Gie Gie loves her sky filled with stars, and dancing with the grass - she dances all day, as she and her maman walk to walk miles toward water. Dancing back is harder while balancing the heavy water.
Powerful look at a life without water, the difficulty of walking miles to and from springs every day.
Gie Gie (Georgie Bodiel) grew up to start a foundation to dig wells, so girls will be able to dance to school instead of to water.
Based on the life of Gerogie Badiel’s life, this book shows the journey some women and children take every day. They travel unbelievable amounts of miles to get only a few gourds of water to cook, clean and bathe in. This is not something people did "once upon a time" in a land “faraway” or in some dystopian land of fiction. This is happening today. Despite the tragic nature of why they must take this journey, this is a sweet story about a young girl and her hopes and dreams. Classically Peter Reynolds, the illustrations tie it all together. — Jeanette
Based on supermodel Georgie Badiel’s childhood, a young girl dreams of bringing clean drinking water to her African village
With its wide sky and warm earth, Princess Gie Gie’s kingdom is a beautiful land. But clean drinking water is scarce in her small African village. And try as she might, Gie Gie cannot bring the water closer; she cannot make it run clearer. Every morning, she rises before the sun to make the long journey to the well. Instead of a crown, she wears a heavy pot on her head to collect the water. After the voyage home, after boiling the water to drink and clean with, Gie Gie thinks of the trip that tomorrow will bring. And she dreams. She dreams of a day when her village will have cool, crystal-clear water of its own.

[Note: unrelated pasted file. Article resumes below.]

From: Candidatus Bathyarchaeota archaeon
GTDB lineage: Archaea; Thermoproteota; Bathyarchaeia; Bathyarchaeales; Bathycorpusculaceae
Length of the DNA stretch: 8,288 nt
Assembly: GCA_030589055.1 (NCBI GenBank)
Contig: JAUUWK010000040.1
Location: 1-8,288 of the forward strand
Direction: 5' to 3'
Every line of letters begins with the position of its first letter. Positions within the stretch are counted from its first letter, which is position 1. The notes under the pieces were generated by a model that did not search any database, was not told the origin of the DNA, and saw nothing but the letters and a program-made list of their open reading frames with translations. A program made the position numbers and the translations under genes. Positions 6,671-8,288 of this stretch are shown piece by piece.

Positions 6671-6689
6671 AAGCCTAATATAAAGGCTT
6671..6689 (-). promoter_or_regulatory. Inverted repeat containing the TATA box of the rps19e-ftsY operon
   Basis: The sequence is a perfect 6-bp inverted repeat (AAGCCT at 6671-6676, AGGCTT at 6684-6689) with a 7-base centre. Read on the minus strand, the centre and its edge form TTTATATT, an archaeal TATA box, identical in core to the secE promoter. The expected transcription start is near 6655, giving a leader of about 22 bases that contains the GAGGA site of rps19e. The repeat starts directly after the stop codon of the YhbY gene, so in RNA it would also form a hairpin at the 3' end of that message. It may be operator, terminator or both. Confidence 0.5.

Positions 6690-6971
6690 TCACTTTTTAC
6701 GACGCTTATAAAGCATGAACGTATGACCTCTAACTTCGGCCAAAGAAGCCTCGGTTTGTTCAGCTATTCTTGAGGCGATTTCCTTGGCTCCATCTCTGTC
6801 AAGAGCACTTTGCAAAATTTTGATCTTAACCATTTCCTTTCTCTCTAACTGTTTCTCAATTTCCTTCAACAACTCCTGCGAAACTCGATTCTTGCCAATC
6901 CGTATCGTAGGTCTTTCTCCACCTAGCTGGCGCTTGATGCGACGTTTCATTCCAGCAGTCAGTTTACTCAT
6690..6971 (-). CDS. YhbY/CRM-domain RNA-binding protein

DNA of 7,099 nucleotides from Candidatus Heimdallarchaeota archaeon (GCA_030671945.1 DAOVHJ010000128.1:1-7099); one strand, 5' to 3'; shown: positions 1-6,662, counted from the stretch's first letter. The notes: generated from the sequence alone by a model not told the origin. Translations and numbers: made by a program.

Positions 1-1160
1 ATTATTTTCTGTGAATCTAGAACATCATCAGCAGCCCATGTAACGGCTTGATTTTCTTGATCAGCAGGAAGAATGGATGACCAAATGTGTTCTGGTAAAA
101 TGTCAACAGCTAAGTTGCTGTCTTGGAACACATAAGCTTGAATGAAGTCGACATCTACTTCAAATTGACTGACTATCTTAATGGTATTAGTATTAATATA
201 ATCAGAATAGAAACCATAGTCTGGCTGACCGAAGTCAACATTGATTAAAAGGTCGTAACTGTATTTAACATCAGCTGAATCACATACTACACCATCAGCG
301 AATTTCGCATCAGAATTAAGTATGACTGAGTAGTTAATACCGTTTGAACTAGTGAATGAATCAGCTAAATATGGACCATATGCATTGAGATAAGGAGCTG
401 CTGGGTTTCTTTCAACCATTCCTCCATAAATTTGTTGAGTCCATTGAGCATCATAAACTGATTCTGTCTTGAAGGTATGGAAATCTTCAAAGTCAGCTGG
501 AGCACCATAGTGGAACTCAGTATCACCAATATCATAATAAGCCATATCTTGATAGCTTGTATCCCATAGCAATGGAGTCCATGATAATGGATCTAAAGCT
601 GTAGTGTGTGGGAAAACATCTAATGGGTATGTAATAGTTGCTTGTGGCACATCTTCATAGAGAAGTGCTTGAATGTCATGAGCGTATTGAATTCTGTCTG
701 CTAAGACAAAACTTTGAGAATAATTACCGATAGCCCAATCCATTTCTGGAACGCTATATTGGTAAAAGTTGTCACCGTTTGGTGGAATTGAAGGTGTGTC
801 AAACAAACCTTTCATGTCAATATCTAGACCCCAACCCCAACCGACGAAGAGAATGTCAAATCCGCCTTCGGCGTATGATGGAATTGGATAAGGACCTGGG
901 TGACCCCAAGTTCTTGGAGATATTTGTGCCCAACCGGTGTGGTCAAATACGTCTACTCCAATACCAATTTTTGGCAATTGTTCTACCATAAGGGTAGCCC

Inspired by the childhood of African–born model Georgie Badiel, acclaimed author Susan Verde and award-winning author/illustrator Peter H. Reynolds have come together to tell this moving story. As a child in Burkina Faso, Georgie and the other girls in her village had to walk for miles each day to collect water. This vibrant, engaging picture book sheds light on this struggle that continues all over the world today, instilling hope for a future when all children will have access to clean drinking water.
Susan Verde grew up in a brownstone in the heart of Greenwich Village. She spent much of her time as a child clad in bell bottoms and rainbow suspenders, roller skating up and down her block with a skate key around her neck and a piece of chalk in her pocket (for spontaneous hopscotch). Susan's love of literature began in utero (according to her mother) and never dwindled. She can, to this day, relate very well to Amelia Bedelia. After spending a number of years working as an elementary school teacher, Susan now writes and teaches kid’s yoga in East Hampton, New York, where she lives amidst an explosion of Legos, art supplies, and picture books with her twin boys, Joshua and Gabriel, and her daughter, Sophia. They are the constant inspiration for her writing. They never let her forget how to see things from a child's point of view and keep the kid in her alive and kicking.
Georgie Badiel is a high-fashion model who hails from the landlocked country of Burkina Faso. After she won the title of Miss Africa in 2005, Georgie’s profile continued to soar as she appeared on the runways of designers such as Oscar de la Renta, Louis Vuitton, and Diane Von Furstenberg and was featured in editorials for magazines including Russian Vogue, Essence, and Elle. The Water Princess is inspired by her childhood in her small village in Burkina Faso.
Peter H. Reynolds is an author and illustrator, as well as the founder of the educational media company FableVision. Reynolds is best known for his children’s books about authentic learning, creativity, and self-expression. His picture books include The Dot, which has been published in over twenty languages, and the New York Times bestseller Someday by Alison McGhee. Reynolds lives in Dedham, Massachusetts, and is the co-owner of his family’s book store, The Blue Bunny Bookstore.